Question: The local funeral director has informed me that an indigent person has died and believes that the family of the deceased is unable to pay for the burial expenses. I have never done a burial. What do I do now?
Answer: The General Assistance administrator is responsible for filling-out an application essentially on behalf of the deceased to determine the municipality’s share (if any) of the burial expenses (Title 22, section 4313, subsection 2). The difference in the application procedure is that the administrator must also take into consideration the ability of qualifying relatives who live or own property in Maine to contribute to the cost of the burial.
Discussion: Municipalities are responsible for paying the direct burial or cremation expenses, up to the ordinance maximums, of anyone who dies leaving no money or assets to pay the burial or cremation expenses and who does not have a liable relative who is financially able to pay the burial or cremation costs. Relatives who are liable for the burial or cremation costs are parents, grandparents, children and grandchildren. (Please note that due to a 2007 change in the law, (PL 2007, c. 411); siblings are no longer responsible for the cost of a burial or cremation.)
State law requires the funeral director to notify the General Assistance administrator prior to the burial or cremation or within 3 business days following the funeral director’s receipt of the body, whichever is earlier. When first contacted by the funeral director, the administrator should inform the funeral director of the maximum amount the municipality can authorize for the burial or cremation expense. The administrator should also explain that if relatives, third parties or other programs or resources (e.g., veterans’ or Social Security burial benefits, insurance polices, property, or residual assets, etc.) are available, the municipality will reduce its financial obligation.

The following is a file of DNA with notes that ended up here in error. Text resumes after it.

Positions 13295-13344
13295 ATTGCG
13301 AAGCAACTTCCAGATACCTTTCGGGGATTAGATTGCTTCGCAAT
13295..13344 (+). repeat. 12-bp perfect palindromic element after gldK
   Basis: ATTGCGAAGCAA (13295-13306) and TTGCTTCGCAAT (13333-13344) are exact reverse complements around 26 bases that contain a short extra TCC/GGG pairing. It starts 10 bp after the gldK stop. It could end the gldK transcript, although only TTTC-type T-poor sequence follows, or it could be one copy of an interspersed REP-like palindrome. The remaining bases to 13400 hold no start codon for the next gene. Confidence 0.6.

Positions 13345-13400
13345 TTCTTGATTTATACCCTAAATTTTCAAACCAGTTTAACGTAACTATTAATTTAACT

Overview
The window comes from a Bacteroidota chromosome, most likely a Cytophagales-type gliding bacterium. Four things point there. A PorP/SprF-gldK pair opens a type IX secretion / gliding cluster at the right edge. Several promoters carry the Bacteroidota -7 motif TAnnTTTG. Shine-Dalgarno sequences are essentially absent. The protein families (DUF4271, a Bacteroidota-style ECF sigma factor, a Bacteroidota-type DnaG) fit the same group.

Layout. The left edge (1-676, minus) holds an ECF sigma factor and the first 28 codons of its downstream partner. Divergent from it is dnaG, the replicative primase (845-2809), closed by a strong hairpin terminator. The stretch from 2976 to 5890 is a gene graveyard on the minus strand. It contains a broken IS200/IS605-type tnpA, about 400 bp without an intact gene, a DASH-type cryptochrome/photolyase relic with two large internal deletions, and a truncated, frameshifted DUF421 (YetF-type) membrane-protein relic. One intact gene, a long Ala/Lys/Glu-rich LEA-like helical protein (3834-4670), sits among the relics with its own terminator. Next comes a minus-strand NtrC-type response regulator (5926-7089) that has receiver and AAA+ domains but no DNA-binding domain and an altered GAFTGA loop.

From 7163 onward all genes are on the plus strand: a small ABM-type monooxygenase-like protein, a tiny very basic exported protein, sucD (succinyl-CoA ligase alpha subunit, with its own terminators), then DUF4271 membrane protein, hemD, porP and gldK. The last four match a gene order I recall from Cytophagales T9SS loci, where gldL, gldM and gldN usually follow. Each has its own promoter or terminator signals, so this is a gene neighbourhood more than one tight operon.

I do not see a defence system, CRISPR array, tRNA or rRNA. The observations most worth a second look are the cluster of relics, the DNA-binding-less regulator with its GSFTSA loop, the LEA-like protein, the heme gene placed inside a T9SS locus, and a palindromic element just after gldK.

The municipal obligation to financially assist with the burial or cremation of an indigent person is the difference between the ordinance maximum for the burial or cremation and the financial resources that exist for that purpose, which include: 1) the estate of the deceased; 2) the financial capacity of legally liable relatives; 3) any available burial benefits; and 4) any actual financial contribution from any other source, such as friends, community collection, church group donations, etc.
With regard to the financial capacity of legally liable relatives, it should be emphasized that the test to be applied is one of capacity to contribute financially and not the willingness to do so. If the administrator is able to identify liable family members who live or own property in Maine and who have sufficient income to pay for the burial or cremation, the request for burial or cremation assistance can be denied.
For more information on burials and cremations, please see the Maine Municipal Association’s (MMA) General Assistance Manual. The manual is available on-line in the “members only” section of MMA’s website at: http://www.memun.org/MemberCenter/ManualCollection/GeneralAssistance.aspx .
Question: I have a client who has applied for General Assistance. He has been living with his girlfriend and has just lost his job. He does not want me to consider his girlfriend as part of the household. How do I determine if they are pooling incomes?